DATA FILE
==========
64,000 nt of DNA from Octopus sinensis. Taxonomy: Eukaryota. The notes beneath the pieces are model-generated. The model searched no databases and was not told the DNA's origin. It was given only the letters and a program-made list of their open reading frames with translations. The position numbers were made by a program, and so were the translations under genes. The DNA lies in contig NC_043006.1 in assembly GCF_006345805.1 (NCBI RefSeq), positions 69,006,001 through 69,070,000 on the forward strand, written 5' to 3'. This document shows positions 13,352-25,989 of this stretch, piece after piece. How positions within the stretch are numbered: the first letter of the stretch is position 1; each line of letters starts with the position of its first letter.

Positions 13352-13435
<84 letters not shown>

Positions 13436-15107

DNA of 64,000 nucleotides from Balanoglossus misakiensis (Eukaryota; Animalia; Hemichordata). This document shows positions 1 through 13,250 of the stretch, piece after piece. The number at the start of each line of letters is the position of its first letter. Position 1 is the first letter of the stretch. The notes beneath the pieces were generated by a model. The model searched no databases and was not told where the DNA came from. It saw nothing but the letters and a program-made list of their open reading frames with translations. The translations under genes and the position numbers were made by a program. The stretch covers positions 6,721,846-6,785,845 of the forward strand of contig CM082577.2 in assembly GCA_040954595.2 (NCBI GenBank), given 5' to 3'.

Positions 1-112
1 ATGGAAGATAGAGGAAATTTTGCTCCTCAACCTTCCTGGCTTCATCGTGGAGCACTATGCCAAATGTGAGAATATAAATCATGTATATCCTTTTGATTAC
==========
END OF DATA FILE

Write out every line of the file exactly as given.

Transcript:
64,000 nt of DNA from Octopus sinensis. Taxonomy: Eukaryota. The notes beneath the pieces are model-generated. The model searched no databases and was not told the DNA's origin. It was given only the letters and a program-made list of their open reading frames with translations. The position numbers were made by a program, and so were the translations under genes. The DNA lies in contig NC_043006.1 in assembly GCF_006345805.1 (NCBI RefSeq), positions 69,006,001 through 69,070,000 on the forward strand, written 5' to 3'. This document shows positions 13,352-25,989 of this stretch, piece after piece. How positions within the stretch are numbered: the first letter of the stretch is position 1; each line of letters starts with the position of its first letter.

Positions 13352-13435
<84 letters not shown>

Positions 13436-15107

DNA of 64,000 nucleotides from Balanoglossus misakiensis (Eukaryota; Animalia; Hemichordata). This document shows positions 1 through 13,250 of the stretch, piece after piece. The number at the start of each line of letters is the position of its first letter. Position 1 is the first letter of the stretch. The notes beneath the pieces were generated by a model. The model searched no databases and was not told where the DNA came from. It saw nothing but the letters and a program-made list of their open reading frames with translations. The translations under genes and the position numbers were made by a program. The stretch covers positions 6,721,846-6,785,845 of the forward strand of contig CM082577.2 in assembly GCA_040954595.2 (NCBI GenBank), given 5' to 3'.

Positions 1-112
1 ATGGAAGATAGAGGAAATTTTGCTCCTCAACCTTCCTGGCTTCATCGTGGAGCACTATGCCAAATGTGAGAATATAAATCATGTATATCCTTTTGATTAC